Bioengineering protein assistants to help out CRISPR

Written by Francesca Lake

Custom-built ‘editorial assistants’ allow CRISPR to edit DNA previously hidden by chromatin, opening up new avenues for disease research.

Here at BioTechniques, our editorial assistants are vital to ensuring our editors can maximize their efficiency. Now, a new study from the Karmella Haynes group at Emory University (GA, USA) has applied that vital editorial assistant–editor relationship to that famous but as-yet imperfect DNA editor, CRISPR.

In this case, the editorial assistants are DNA-binding proteins co-delivered with CRISPR, which move chromatin packaging out of the way and enable CRISPR to access genes of interest that have heretofore been inaccessible. These genes include those of interest to researchers for developing gene-based solutions for diseases.

Chromatin is an RNA–DNA–protein complex that epigenetically controls chromosomal organization and gene expression, and was highlighted as a block to Cas9’s access to certain target sites in 2016. The Haynes group has since been working on methods to circumvent this blockage, along with the other challenges chromatin poses – its structural complexity and variability can also pose problems for consistency in results.



In their latest study, the team demonstrated that DNA-binding transiently expressed activation-associated proteins (AAPs) disrupted chromatin, enabling CRISPR to edit a luciferase gene, whilst not themselves affecting transcription. These AAPs could, therefore, be harnessed as editorial assistants and adapted to target different genes through switching out of the DNA-binding region.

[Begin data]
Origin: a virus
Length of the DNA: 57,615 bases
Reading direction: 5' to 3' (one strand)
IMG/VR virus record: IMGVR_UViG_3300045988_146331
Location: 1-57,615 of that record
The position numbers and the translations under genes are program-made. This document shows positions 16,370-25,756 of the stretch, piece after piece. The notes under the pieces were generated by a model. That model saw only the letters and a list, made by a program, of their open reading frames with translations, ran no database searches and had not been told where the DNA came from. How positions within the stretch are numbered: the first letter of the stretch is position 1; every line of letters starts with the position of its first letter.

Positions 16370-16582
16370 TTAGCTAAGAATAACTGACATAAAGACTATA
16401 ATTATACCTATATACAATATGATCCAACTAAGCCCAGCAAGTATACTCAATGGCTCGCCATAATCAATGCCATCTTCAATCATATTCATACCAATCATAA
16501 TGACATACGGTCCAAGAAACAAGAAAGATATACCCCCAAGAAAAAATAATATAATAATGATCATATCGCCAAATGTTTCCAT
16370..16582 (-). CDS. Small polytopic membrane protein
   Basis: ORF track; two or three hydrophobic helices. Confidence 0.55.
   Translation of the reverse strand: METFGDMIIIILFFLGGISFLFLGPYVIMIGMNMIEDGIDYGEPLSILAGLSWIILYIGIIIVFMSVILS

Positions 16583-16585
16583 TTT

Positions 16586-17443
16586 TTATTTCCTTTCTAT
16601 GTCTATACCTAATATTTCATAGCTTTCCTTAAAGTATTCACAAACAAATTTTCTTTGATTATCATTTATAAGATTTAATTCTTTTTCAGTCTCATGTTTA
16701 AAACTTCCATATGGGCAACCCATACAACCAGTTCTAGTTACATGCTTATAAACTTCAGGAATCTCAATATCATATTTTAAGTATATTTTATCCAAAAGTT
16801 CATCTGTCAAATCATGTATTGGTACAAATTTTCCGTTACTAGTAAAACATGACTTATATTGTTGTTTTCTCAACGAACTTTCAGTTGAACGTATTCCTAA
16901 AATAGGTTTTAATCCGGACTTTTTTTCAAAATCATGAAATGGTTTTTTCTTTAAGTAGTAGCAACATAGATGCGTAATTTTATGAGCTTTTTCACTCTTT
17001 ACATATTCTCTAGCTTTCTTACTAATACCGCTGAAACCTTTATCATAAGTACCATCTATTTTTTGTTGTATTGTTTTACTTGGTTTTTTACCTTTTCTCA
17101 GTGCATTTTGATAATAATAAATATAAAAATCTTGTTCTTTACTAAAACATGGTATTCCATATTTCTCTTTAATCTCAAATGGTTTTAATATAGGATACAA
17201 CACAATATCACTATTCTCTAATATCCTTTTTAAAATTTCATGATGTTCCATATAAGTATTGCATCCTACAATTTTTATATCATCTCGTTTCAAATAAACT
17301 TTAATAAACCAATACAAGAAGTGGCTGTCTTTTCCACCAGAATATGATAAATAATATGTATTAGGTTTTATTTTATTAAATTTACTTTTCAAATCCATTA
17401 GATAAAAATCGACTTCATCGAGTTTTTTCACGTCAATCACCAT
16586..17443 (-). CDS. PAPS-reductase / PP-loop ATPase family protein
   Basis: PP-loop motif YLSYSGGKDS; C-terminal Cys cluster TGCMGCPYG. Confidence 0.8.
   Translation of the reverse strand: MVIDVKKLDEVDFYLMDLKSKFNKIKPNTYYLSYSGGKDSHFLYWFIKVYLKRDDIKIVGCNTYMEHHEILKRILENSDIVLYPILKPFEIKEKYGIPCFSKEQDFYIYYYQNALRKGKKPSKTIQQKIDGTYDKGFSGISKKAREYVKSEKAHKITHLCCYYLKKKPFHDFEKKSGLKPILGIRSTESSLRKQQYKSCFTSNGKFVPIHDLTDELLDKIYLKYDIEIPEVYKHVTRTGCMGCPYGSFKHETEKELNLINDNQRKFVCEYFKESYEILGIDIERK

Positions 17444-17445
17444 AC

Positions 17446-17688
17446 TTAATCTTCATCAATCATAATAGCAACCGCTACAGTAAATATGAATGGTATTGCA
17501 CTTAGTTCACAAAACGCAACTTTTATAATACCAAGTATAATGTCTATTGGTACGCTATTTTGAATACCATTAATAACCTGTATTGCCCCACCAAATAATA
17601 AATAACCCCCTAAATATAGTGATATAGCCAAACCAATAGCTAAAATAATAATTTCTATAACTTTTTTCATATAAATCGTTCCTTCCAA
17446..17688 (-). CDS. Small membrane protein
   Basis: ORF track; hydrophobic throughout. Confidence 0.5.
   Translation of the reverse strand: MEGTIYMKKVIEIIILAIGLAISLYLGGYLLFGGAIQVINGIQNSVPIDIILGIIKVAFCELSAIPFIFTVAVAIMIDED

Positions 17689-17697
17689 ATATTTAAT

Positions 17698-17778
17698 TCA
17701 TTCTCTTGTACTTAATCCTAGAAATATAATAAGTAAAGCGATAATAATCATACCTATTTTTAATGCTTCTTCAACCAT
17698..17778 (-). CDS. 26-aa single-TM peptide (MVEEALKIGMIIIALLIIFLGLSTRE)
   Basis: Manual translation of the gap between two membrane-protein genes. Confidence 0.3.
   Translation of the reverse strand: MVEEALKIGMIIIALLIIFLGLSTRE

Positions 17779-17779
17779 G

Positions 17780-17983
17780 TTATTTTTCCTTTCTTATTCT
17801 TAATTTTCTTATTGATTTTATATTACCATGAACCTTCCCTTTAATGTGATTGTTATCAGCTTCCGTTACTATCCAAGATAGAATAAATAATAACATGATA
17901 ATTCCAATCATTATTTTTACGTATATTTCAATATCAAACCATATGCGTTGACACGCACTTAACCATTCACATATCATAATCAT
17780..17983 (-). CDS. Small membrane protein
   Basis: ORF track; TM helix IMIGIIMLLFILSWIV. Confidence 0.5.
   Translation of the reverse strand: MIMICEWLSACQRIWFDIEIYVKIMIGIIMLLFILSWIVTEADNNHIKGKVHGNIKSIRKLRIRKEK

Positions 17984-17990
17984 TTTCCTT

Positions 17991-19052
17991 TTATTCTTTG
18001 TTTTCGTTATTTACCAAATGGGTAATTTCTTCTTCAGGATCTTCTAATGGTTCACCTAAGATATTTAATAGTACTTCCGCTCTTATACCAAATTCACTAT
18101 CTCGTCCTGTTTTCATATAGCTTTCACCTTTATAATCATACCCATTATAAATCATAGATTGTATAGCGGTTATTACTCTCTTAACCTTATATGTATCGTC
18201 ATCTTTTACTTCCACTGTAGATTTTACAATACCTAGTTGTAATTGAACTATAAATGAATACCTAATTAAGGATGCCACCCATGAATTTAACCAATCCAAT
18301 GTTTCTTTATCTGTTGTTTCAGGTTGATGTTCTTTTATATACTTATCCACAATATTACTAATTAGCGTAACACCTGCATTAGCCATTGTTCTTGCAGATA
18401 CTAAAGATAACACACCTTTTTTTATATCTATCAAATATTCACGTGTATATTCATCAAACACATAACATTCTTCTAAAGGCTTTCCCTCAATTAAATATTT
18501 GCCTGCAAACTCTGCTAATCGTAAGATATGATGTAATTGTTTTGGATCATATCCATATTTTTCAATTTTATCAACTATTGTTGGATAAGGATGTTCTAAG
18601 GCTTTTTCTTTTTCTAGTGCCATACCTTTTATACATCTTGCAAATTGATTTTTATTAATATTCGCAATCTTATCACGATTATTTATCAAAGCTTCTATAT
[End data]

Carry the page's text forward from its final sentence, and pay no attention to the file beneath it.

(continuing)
“The idea is that if CRISPR needs to bind in the middle of a gene but can’t bind close enough to edit the mutation, you could send in our chromatin-opening protein to right outside that hard-to-bind region, rearrange the chromatin, and make the DNA across that gene more accessible for CRISPR to edit,” Haynes explained.

The team now hopes to determine whether effectiveness is dependent upon the type of the AAPs used or the target gene of interest, and whether combining proteins might improve results – other studies have also recently improved efficiency of Cas9 editing using proteins.

“I envision there being a whole catalog of CRISPR cofactors that can be used to enhance CRISPR activity,” Haynes concluded.

Take a look at what else is happening in the ever-evolving worlds of CRISPR and genetic engineering here.